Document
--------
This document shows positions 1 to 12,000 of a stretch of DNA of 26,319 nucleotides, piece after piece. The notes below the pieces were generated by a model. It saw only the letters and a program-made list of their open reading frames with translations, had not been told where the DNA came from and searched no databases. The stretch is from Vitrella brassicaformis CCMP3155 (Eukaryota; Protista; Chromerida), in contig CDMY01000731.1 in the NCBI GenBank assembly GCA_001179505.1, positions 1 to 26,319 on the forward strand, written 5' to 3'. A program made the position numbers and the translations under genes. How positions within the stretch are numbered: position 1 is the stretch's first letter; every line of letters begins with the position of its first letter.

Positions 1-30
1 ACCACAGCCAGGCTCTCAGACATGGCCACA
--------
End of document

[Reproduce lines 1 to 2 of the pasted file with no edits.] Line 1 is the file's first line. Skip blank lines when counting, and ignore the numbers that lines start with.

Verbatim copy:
This document shows positions 1 to 12,000 of a stretch of DNA of 26,319 nucleotides, piece after piece. The notes below the pieces were generated by a model. It saw only the letters and a program-made list of their open reading frames with translations, had not been told where the DNA came from and searched no databases. The stretch is from Vitrella brassicaformis CCMP3155 (Eukaryota; Protista; Chromerida), in contig CDMY01000731.1 in the NCBI GenBank assembly GCA_001179505.1, positions 1 to 26,319 on the forward strand, written 5' to 3'. A program made the position numbers and the translations under genes. How positions within the stretch are numbered: position 1 is the stretch's first letter; every line of letters begins with the position of its first letter.

Positions 1-30